75 summers ago, my then-17 year old Uncle Carl joined the United States Army, participated in basic training, boarded a ship to Europe, and helped to save the world from the mad-onslaught of Adolf Hitler’s satanic, maniacal sweep across that Continent. 

My uncle could not have known, the day he signed the Army papers, that he would be on Omaha Beach at Normandy less than a month after D-Day, the 75th anniversary of which we are rightly commemorating during the month of June.

My uncle told me, many years later in his typically understated manner, that of that time in his life, “There was a lot going on.”  Indeed there was.

By the time the liberation of Europe had been completed, my uncle had “seen action” – that era’s euphemism for deadly combat and extreme violence – not only in France but also in Germany and in Italy, where he would suffer a life-long impact on his neck, spine, and legs following a frigid and seemingly endless stay in an earthen foxhole.

For many years, and in the manner that children listen to adult conversation with only one ear, I would gather the broad shards of his service but found that, by the time I was in my 20s, I really didn’t know any of the particulars of my uncle’s World War II experience.  I asked him casually one day if I might sit down and interview him about it. He demurred, and simply said, “Someday.”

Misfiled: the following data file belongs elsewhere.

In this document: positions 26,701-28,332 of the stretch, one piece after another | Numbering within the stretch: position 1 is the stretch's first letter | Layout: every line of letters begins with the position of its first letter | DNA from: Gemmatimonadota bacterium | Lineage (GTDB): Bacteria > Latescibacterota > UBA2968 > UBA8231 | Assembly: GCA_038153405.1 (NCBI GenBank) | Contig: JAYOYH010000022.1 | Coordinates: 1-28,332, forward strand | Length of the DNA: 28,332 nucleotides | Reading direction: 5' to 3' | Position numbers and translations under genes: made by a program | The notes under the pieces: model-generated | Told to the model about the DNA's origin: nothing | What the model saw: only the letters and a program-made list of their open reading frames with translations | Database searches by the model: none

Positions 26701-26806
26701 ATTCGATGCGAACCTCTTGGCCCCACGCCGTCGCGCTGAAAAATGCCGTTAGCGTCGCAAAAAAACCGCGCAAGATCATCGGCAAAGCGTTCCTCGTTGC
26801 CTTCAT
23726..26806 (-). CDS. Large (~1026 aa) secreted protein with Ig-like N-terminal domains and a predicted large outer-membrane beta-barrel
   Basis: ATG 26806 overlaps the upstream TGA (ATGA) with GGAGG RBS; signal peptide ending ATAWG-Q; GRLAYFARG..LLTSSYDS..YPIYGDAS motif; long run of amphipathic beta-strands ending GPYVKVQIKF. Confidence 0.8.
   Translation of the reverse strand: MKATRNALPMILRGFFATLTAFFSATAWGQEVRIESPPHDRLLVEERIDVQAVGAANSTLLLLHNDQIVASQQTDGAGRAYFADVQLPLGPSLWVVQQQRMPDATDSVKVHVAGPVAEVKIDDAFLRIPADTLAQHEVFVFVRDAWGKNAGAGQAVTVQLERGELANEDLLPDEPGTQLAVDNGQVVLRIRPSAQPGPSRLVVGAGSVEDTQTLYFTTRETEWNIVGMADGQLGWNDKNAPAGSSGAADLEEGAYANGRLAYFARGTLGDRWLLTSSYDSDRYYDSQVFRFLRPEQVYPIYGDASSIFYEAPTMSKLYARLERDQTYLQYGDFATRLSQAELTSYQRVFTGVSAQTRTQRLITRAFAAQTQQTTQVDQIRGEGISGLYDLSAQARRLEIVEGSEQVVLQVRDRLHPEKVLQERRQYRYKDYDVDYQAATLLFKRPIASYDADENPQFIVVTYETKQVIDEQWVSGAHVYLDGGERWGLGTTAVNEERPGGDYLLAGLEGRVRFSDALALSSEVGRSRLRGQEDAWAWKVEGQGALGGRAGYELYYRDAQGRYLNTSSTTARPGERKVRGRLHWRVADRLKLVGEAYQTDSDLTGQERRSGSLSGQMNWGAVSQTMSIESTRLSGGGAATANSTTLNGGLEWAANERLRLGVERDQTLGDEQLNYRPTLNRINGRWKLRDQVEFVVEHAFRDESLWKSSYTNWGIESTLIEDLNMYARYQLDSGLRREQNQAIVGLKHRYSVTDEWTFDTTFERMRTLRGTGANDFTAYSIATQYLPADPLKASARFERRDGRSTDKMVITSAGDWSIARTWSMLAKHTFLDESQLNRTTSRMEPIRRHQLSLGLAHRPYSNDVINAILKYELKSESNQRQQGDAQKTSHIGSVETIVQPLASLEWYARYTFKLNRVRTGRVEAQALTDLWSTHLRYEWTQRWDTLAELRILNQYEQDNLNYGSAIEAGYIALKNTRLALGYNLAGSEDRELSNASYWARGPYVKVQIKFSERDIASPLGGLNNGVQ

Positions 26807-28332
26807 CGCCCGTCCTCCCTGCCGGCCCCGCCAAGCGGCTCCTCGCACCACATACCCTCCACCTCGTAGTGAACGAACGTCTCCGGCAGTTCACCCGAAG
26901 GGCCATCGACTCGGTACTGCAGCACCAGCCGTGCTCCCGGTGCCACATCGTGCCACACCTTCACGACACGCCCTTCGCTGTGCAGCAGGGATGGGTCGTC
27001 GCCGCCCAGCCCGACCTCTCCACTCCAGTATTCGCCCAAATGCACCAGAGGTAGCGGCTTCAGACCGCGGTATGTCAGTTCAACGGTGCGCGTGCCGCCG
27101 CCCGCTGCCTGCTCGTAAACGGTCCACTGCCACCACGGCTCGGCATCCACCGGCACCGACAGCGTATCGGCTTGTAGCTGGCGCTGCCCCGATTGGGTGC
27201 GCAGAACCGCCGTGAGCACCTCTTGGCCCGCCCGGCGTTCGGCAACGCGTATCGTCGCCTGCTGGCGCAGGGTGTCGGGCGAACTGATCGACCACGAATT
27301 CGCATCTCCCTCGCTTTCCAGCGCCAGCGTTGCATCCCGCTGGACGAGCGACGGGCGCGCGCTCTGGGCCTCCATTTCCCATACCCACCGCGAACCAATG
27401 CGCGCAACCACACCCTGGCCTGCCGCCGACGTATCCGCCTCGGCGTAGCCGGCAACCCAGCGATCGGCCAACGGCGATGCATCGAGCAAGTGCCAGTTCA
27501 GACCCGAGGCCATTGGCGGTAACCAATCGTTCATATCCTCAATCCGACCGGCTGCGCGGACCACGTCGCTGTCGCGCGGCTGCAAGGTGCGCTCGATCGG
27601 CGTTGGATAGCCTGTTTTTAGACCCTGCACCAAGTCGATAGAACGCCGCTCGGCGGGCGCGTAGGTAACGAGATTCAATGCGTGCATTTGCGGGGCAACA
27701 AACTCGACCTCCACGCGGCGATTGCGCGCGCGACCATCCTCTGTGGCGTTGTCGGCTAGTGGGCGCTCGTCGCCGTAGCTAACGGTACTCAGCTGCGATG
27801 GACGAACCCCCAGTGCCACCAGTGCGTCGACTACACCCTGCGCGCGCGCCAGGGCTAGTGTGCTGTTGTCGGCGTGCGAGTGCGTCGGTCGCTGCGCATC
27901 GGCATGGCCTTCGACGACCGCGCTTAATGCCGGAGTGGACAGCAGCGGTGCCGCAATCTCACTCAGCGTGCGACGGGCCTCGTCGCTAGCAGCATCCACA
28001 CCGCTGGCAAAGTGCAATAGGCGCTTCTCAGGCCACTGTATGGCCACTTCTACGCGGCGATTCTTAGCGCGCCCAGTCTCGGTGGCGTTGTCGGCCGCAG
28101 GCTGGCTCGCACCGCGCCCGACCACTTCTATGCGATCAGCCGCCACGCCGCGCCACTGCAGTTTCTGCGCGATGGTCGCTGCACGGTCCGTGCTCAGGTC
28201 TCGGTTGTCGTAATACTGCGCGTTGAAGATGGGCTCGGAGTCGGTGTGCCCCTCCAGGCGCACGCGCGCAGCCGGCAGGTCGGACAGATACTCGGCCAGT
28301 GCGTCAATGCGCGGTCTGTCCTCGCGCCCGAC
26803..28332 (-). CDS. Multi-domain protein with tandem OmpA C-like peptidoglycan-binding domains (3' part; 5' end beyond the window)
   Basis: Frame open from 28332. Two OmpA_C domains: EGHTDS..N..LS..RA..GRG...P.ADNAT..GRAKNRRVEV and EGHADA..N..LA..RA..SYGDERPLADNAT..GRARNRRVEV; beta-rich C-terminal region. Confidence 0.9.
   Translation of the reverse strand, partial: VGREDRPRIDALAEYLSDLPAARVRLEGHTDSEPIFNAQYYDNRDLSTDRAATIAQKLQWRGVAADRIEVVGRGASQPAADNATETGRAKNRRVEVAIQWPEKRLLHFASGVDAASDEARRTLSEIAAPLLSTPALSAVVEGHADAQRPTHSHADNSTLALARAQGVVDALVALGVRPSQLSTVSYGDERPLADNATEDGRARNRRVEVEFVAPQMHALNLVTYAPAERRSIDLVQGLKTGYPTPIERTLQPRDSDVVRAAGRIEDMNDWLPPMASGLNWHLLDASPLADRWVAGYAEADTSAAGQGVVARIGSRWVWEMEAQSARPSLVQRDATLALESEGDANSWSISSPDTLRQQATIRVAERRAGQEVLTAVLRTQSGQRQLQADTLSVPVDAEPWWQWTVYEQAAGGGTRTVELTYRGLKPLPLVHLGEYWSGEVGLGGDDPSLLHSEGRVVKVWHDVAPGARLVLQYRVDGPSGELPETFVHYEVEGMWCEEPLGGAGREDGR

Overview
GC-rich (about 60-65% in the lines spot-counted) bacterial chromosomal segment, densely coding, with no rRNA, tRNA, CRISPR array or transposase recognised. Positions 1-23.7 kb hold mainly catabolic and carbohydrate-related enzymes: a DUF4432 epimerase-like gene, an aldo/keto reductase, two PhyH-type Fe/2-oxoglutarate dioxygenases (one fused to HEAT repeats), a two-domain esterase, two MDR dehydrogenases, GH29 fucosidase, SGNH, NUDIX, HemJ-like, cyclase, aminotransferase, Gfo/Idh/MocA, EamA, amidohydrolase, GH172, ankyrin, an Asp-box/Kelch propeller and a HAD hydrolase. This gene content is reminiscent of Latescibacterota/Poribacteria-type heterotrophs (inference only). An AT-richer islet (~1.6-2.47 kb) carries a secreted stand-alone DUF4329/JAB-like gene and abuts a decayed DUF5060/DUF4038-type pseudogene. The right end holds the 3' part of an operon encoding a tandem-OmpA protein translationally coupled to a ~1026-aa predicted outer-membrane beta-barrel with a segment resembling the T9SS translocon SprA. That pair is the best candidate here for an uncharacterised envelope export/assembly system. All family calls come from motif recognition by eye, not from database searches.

A number of years later, I realized that my uncle was not getting younger – and neither was I – so I asked again if we might, at last, have that conversation, even if only for family posterity.  He assented, and with remarkable detail, he shared what it was like to miss his high school graduation because of his Army commitment, have his father collect his diploma at the graduation ceremony in his stead, head to basic training (which was otherworldly), board a transport to Europe in the throes of post-Pearl Harbor America, and prepare to defend our country and her allies in the greatest conflagration in the history of the world.

After that conversation, and for the rest of my life, I never quite saw my uncle the same way.  This man I had known since childhood had seen, and done things, that he could barely summon the words to describe. And perhaps the most poignant moment – he was otherwise lovingly unsentimental by nature – he tried to explain to me the transition of coming home from war and starting again.

I asked him about that bridge-way in his young life, and his explanation touched my heart in a deep place:  What could we do?  We had to start again.  We knew we had to come home, and build our lives.  We all had to — those of us who were lucky enough to come home. 

One of my favorite films, and perhaps one of the greatest the Golden Era of Hollywood ever made, is the World War II classic THE BEST YEARS OF OUR LIVES.  Three men, all from the same small Iowa town, return home after the war on the same day.